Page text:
Powerful narratives can take a long time to emerge. In 1981, economist Sherwin Rosen published the paper, The Economics Of Superstars, which argued that technological disruptions gave disproportionate power to a few players in any given market.
Television, for example, made it possible for the world's highest paid athletes and pop stars to earn exponentially more than others in their fields. Mr Rosen argued that the rise of superstars would be bad for the bottom line of everyone else. It is a point that is once again front and centre as a spate of research shows that it is not trade or rapacious bankers but technology that is the primary economic driver of the most important political trend of our time - populism.
As the latest IMF Global Outlook report points out, technological shifts have been "the dominant driver" of the change in labour's share of the economy in advanced countries. Labour's share of the pie is at its lowest point in half a century. But Silicon Valley groups Google, Apple, Facebook and Amazon are enjoying Mr Rosen's superstar effect.
Research from the McKinsey Global Institute shows that 10 per cent of companies account for 80 per cent of profits, and the top quintile earns 90 per cent. What is more, those top companies are no longer capital-intensive industrial groups but tech businesses rich in intellectual property.
As the Silicon Valley giants prosper, everyone else is falling behind. Their platforms have delivered powerful new goods and services to consumers at lower costs, but lower gadget prices have not come even close to making up for the decline in the workforce share of the economic rewards as a result of technological change.
And while these companies are not necessarily in violation of anti-trust laws, it is clear that they exert monopoly-type power in the market - as evidenced by everything from Google's latest ad-blocking efforts to Facebook's rapacious acquisition of any smaller company that looks remotely like a competitor.
Many of the tech behemoths of today became rich on technology that was originally funded by the federal government (the Internet, touch screen technologies and GPS). It seems fair that the public sector should recoup some of that and use it to spread the benefits of technology.
What is perhaps most fascinating about this is that Silicon Valley has largely escaped the populist anger that Wall Street or cheap Chinese labour has attracted. As University of Chicago professor Raghuram Rajan has pointed out, this may be because the job-disrupting effects of technology are harder to see than those of trade.
Of the nearly six million manufacturing jobs lost in the United States between 1999 and 2011, only about 10 per cent can be directly traced to Chinese imports - yet those losses are concentrated in just a few Rust Belt communities.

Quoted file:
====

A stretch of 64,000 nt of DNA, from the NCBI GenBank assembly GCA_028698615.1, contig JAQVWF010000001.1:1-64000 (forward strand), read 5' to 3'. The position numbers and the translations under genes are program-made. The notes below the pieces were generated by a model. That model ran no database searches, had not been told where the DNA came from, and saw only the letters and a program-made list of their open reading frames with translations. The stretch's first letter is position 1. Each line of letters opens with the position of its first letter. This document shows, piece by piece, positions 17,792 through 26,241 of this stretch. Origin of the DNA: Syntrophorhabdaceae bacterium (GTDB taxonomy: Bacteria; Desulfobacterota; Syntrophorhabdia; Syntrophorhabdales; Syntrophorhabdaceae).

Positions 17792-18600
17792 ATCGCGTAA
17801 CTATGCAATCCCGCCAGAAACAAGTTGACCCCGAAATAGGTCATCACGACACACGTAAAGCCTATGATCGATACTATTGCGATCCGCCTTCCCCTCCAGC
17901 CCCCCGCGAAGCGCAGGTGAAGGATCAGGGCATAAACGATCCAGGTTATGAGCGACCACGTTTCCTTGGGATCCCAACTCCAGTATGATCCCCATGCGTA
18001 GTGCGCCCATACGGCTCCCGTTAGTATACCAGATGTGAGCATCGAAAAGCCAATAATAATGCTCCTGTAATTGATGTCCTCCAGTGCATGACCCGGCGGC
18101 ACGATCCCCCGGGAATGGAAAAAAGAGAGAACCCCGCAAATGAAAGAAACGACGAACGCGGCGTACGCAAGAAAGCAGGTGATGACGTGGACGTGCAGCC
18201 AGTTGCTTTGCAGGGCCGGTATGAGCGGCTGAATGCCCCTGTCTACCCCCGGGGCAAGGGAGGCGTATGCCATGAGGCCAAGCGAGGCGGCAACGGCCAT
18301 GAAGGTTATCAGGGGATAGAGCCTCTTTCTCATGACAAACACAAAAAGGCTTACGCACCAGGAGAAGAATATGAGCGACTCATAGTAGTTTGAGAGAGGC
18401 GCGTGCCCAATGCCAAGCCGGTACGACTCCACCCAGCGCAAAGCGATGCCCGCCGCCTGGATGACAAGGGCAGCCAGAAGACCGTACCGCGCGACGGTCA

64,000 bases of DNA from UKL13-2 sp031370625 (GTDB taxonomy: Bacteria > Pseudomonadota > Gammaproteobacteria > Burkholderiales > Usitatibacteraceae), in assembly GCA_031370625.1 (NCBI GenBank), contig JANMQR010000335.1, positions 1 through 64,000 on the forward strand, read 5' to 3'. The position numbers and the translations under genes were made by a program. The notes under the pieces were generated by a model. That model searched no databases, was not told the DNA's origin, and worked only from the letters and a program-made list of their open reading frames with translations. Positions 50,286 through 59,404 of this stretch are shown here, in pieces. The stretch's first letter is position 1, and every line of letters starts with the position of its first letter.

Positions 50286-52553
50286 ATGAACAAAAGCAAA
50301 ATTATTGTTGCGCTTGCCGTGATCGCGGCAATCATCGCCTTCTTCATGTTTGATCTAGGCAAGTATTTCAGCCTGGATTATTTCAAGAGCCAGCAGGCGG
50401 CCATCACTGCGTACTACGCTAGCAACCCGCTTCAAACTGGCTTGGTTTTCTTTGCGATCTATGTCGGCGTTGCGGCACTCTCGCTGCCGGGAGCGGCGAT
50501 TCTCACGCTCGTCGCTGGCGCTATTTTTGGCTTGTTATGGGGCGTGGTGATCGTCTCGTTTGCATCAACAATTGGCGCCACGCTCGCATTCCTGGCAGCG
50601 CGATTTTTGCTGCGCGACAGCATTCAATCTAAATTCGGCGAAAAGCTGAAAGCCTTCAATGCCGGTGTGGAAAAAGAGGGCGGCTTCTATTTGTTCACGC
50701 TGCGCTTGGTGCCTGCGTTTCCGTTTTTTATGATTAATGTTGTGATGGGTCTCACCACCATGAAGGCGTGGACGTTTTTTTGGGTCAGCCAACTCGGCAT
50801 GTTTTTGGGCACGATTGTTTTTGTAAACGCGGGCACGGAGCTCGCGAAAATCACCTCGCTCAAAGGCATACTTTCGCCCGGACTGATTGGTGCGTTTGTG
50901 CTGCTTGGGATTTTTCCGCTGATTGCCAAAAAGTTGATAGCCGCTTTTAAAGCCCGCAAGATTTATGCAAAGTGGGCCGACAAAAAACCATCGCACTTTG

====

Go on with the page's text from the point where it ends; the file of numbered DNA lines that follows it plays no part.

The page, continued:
The more subtle, dispersed nature of the changes driven by Silicon Valley makes it a less obvious target for voter rage. And of course, we all love our gadgets: Remember Democratic Senator Carl Levin mooning over his iPhone even as he led Senate hearings into Apple's use of offshore tax havens in 2013?
It is hard to see how the Trump administration's deregulation of the Federal Communications Commission and Federal Trade Commission, including overturning rules for how broadband providers can use customer's personal data, will make things markedly better.
On the one hand, it would allow cable companies to compete more directly with the likes of Google and Facebook. If that unleashes more investment into, say, broadband Internet expansion in rural areas that are currently cut off from the digital economy, that could be good for local communities. But I fear that the practical result will simply be that a slightly larger handful of big tech companies will have many more ways to monetise our personal data legally - from health records to bank statements.
Yet there is a David-and-Goliath aspect to the "knowledge-is-the-new-capital" story too. Smaller companies that digitalise faster (and even individuals too) can increase their revenue exponentially, enjoying a kind of mini-superstar effect. That is one reason why it is so important to keep the digital highway open to all players - something that could be threatened by the administration's deregulation efforts - and to enforce anti-trust laws, which have been woefully under-utilised in the past four decades.
We might also rethink how we share the spoils of the superstar effect. Many of the tech behemoths of today became rich on technology that was originally funded by the federal government (the Internet, touch screen technologies and GPS). It seems fair that the public sector should recoup some of that and use it to spread the benefits of technology. Countries such as Israel and Finland retain equity in businesses that come out of basic government research.
What is more, the US government has dictated in the past that technology companies re-invest money in Main Street rather than giving it back to Wall Street. That is how Bell Labs was born, after the federal government insisted that AT&T, a monopoly at the time, re-invest its profits into big new innovations. With US companies holding US$2.1 trillion (S$2.9 trillion) abroad to avoid paying taxes (the largest chunk of it horded by intellectual property-rich firms), and wages stagnant, this argument will only gain steam.
Tech giants should pay attention - or they risk replacing China and Wall Street as the target of populist outrage.